The Bottom Line
A decent, but not overwhelming GPS alternative. Nice design, good sound, trim unit. However, in testing the unit, I had multiple problems locating fairly basic addresses. Once located, the unit functioned nicely. Might make a good second GPS if the price is right.
Another option for iPhone or smartphone users is to consider a GPS application, like CoPilot Live. See my full review of the Copilot Live app for mobile devices..
- Sleek, slim design is great for carrying in pocket
- Nice, bright screen
- Text-to-speech for spoken street names
- Good lane guidance advice
- Fast route calculation
- Mediocre touch screen
- Poor (touch screen) keypad layout and performance
- Uneven destination location capabilities
- Widescreen GPS unit for car or walking
- Text-to-speech capabilities
- Large database of points of interest, including restaurants, hotels, etc.
- Includes maps of U.S. (including Puerto Rico) and Canada
- Includes on free update to map within 30 days of purchase
- Includes USB car charger and cable and adhesive disk for dashboard mount, as well as folding mount for windshield
- Up to 3 hour battery life
Guide Review - TomTom XL 335 S GPS
Wow, was I disappointed with the TomTom XL 335 S GPS. With its great hardware design, slim size, and light weight, I really wanted to love this device. But I didn’t.
Don’t get me wrong. It does work. It’s a decent GPS (if you don’t spent too much on it) and does have some really slick features. It’s just that when it came down to a couple of really important aspects, like finding and specifying a location, this device seemed far behind GPS units I used years ago.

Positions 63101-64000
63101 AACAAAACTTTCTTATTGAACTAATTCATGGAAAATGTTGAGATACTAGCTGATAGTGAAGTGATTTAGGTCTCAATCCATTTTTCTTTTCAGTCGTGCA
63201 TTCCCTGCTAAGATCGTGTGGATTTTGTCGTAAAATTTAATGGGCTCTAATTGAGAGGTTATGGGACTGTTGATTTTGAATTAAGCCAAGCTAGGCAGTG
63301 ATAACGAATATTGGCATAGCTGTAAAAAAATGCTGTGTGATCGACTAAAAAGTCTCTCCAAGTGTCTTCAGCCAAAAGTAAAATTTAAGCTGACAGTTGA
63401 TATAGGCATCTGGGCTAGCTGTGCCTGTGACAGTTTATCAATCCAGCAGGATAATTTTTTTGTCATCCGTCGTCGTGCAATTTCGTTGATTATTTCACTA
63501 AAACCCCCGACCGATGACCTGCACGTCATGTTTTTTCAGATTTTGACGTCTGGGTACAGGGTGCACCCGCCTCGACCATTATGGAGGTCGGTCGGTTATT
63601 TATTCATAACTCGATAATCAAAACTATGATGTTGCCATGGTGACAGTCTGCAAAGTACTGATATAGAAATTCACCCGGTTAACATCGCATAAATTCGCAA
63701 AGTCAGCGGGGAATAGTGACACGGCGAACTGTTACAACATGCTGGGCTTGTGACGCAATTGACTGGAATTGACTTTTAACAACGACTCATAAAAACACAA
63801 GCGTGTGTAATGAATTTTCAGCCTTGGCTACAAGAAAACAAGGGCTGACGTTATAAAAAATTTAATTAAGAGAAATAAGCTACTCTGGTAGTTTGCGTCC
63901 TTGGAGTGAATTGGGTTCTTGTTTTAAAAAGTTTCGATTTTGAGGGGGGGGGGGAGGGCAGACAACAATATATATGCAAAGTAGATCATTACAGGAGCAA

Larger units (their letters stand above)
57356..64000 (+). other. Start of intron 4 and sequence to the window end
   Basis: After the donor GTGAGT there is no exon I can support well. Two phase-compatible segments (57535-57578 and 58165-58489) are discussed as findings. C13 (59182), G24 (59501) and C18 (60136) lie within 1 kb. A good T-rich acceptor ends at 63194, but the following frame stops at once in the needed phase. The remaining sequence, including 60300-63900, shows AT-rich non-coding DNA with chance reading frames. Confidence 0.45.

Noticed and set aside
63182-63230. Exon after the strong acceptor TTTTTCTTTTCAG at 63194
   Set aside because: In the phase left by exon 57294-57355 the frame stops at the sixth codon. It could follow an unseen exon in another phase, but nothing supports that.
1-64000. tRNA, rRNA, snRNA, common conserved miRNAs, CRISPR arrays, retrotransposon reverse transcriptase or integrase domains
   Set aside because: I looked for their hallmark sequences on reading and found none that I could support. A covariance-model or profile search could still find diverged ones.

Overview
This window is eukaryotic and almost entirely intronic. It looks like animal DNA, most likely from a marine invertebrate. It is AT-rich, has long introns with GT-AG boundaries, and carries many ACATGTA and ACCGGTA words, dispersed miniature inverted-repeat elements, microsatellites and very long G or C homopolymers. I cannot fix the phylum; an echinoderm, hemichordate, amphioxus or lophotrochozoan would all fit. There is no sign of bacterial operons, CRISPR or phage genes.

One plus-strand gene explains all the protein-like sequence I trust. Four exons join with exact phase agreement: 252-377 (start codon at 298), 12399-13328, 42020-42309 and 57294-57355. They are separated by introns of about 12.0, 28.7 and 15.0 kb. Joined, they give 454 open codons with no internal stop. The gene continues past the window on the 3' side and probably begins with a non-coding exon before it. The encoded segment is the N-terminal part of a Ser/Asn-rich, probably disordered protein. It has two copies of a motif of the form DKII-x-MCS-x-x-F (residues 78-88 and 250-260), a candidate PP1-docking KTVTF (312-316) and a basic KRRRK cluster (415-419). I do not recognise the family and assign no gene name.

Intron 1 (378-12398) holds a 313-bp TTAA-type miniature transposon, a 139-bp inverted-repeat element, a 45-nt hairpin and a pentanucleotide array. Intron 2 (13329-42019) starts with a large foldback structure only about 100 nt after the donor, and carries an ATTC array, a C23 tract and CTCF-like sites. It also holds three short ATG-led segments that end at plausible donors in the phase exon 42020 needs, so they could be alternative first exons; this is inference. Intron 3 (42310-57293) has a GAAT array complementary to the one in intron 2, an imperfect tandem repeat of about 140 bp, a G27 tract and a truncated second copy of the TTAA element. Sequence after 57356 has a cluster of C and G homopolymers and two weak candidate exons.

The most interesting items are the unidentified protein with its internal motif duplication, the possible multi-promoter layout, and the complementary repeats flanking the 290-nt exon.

A good example of the problem I had with the device was simply finding the location for the Hertz rental car location in Orlando. Not any Hertz location, but the main one at the airport. When I searched for Hertz in Orlando, the device gave me (as it should) a list about a mile long of all the various Hertz locations. However, there was no way (that I could find) to easily identify which location I wanted. If only it had displayed part of the address, I probably would have been all set.
Another problem I had with the unit was it (or, perhaps I) simply didn’t seem to be able to find restaurants or hotels at destination location. If you knew the address of where you were going, no problem. This unit got it right away and quickly calculated a good route (on the plus side, the navigation capabilities were strong). But when you were searching its points of interest database or looking for a specific hotel, restaurant or car rental place, well, things were definitely more dicey.
The unit’s touch screen performance was adequate, but not stellar. It seemed slow to respond, and the layout of the characters for typing were much too close together, or poorly calibrated. Perhaps I’m too used to the simple, clean and amazingly effective iPhone touch screen.
I would certainly recommend this unit as a backup GPS, especially if you can get a good deal on one. But after using it for a week, I felt that it didn’t live up to its potential. Navigation and location selection interfaces can be somewhat personal, and overall, I definitely prefer my previous experiences with Garmin units.
However, I would absolutely say that having a GPS is better than not having one, so if this unit appeals to you, and you’re comfortable typing in your addresses and not relying on the points of interest database too much, I’d say it’s a reasonable option. If possible, try to use on in the store (or perhaps another TomTom unit) before buying, to get a feel for the touch screen and navigation interface.